What I will say though, is that the Harry Potter books and fandom would not have been nearly as successful if not for social media.
Melissa Anelli, a New York-based former reporter and now full-time author, has presented a factual, open-minded story of her time in the fandom. Through Harry, A History an accidental secondary story is told, that is the development of social media. Anelli’s story starts with her discovering the Harry Potter series late (just before the release of book 4 in July 2000) to being the webmistress of the most professional and highly regarded fansite. Along with that, she is a co-host of the Harry Potter podcast, PotterCast; and for the media, the voice of the fandom. She has interviewed series author, JK Rowling, several times and is called on by the publishers and movie studios for a fan’s view.
The social media story is given dedicated chapters in Harry, a History but treated as incidental to Anelli’s story. There is the chapter on wizard rock: the music genre started by fans writing and recording songs about Harry Potter. Others describe teen fansite operators after Warner Bros sent cease and desist letters, and also enabling the fans to unite and run an international campaign that lead to Warner Bros having a more collaborative approach to the fans. I loved hearing Anelli’s story of launching PotterCast in August 2006. This was very early days, just after Apple added podcasts to the iTunes store.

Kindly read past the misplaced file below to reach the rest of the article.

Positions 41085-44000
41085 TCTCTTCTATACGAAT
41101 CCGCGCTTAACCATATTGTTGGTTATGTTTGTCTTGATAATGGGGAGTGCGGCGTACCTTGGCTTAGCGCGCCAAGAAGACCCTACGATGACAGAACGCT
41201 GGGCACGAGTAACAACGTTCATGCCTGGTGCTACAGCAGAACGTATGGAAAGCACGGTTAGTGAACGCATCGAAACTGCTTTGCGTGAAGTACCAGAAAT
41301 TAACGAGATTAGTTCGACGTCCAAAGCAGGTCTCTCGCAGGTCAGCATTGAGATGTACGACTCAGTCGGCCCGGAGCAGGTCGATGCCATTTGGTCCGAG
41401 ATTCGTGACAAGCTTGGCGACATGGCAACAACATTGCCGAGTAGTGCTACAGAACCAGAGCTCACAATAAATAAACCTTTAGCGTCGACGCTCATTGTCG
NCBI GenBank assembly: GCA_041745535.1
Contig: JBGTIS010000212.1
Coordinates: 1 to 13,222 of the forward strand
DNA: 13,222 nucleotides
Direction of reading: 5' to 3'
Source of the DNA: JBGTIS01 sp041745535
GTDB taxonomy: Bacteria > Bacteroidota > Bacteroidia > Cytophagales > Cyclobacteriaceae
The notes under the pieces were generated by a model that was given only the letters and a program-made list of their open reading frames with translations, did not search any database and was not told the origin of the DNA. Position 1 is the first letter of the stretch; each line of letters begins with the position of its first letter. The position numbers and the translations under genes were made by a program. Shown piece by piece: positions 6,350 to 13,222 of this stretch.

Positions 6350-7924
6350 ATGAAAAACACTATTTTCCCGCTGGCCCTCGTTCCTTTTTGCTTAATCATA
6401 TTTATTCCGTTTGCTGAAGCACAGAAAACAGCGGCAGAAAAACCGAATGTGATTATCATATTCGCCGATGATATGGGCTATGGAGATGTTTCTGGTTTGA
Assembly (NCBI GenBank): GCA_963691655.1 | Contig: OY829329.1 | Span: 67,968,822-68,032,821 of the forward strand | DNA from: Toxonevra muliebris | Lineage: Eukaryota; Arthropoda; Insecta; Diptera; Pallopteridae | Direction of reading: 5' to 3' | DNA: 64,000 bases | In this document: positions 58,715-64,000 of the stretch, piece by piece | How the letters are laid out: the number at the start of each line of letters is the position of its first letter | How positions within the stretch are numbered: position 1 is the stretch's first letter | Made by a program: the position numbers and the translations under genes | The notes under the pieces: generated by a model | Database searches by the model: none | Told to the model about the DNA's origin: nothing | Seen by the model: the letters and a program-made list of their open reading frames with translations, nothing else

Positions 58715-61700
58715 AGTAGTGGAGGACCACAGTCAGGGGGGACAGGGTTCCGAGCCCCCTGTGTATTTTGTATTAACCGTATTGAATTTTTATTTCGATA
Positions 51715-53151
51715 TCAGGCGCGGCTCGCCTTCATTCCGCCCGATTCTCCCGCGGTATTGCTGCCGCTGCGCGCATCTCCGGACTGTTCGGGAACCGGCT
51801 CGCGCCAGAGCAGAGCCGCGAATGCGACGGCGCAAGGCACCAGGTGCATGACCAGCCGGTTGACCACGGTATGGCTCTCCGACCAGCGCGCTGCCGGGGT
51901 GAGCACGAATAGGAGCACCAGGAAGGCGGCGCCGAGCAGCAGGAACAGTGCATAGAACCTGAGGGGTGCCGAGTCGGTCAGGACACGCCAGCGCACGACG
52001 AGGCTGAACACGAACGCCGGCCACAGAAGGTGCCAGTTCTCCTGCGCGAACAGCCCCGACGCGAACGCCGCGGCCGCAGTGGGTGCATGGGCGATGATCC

To many, social media, two-way communications and user-generated content are new “inventions”. To those in the Harry Potter fandom, these are long-established tools. Harry, a History is a story of social media and its growth. I recommend reading it, not for the fandom or book series, but to understand the development and practical uses of social media. Even in the last couple of months since this book was released the fans are using newer tools like YouTube, Twitter, and vlogs.